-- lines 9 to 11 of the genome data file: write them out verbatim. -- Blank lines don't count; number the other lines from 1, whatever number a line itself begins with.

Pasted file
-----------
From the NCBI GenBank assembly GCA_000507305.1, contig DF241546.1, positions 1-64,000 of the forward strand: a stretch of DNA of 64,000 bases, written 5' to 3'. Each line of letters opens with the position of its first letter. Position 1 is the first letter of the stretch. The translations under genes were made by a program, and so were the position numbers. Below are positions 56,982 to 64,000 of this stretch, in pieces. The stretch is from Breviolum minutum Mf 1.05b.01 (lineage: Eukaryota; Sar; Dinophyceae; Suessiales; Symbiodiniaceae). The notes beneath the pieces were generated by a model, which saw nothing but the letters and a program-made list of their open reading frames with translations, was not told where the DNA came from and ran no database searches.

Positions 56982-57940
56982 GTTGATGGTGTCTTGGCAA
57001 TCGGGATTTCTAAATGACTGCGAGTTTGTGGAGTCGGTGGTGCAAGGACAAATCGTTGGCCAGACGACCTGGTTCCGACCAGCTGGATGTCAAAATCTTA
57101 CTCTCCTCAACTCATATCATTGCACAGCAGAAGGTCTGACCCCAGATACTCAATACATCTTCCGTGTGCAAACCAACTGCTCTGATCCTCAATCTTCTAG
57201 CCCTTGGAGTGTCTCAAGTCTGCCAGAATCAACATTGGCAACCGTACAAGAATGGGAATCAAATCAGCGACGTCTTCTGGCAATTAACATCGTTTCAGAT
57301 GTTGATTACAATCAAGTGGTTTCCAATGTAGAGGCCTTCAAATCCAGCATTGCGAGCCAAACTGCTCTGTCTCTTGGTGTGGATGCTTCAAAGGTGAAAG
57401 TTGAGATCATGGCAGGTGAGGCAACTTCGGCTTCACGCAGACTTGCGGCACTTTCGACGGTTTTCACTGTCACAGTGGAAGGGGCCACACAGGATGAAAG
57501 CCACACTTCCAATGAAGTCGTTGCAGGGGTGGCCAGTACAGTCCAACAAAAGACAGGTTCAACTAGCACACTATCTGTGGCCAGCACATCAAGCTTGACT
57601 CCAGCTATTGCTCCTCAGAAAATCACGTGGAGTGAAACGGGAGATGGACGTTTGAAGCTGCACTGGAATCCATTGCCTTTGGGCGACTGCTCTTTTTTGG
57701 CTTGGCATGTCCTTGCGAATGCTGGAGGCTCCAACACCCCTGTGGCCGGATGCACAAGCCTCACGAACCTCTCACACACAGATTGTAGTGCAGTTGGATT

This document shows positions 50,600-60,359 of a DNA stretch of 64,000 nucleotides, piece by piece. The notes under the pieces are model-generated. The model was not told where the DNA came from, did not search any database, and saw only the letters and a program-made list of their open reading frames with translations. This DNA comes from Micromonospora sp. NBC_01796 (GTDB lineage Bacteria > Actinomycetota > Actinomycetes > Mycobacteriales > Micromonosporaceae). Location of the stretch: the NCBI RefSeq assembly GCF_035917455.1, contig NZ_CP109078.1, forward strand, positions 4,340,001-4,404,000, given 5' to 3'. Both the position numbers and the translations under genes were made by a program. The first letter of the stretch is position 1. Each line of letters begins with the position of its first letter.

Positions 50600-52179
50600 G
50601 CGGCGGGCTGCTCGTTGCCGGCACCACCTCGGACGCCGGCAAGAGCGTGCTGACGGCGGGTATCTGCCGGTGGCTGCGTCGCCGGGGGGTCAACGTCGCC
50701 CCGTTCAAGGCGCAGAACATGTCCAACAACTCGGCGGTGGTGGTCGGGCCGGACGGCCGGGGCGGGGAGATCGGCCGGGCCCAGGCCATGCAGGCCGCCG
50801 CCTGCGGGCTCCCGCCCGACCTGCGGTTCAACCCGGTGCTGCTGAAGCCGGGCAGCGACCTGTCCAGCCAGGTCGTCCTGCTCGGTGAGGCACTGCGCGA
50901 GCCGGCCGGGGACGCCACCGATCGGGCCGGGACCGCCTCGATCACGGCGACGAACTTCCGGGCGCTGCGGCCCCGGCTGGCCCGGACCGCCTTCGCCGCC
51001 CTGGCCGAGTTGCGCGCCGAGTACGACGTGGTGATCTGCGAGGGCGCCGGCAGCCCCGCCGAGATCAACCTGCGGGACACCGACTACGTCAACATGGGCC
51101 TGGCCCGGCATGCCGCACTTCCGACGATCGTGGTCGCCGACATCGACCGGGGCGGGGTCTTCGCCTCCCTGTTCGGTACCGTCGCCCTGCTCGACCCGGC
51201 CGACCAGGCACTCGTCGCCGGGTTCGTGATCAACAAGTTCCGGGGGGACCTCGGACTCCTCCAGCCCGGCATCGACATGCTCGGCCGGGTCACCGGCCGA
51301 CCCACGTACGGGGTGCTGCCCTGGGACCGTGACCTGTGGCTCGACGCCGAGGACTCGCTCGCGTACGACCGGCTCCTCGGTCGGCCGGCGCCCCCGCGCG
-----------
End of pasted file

57501 CCACACTTCCAATGAAGTCGTTGCAGGGGTGGCCAGTACAGTCCAACAAAAGACAGGTTCAACTAGCACACTATCTGTGGCCAGCACATCAAGCTTGACT
57601 CCAGCTATTGCTCCTCAGAAAATCACGTGGAGTGAAACGGGAGATGGACGTTTGAAGCTGCACTGGAATCCATTGCCTTTGGGCGACTGCTCTTTTTTGG
57701 CTTGGCATGTCCTTGCGAATGCTGGAGGCTCCAACACCCCTGTGGCCGGATGCACAAGCCTCACGAACCTCTCACACACAGATTGTAGTGCAGTTGGATT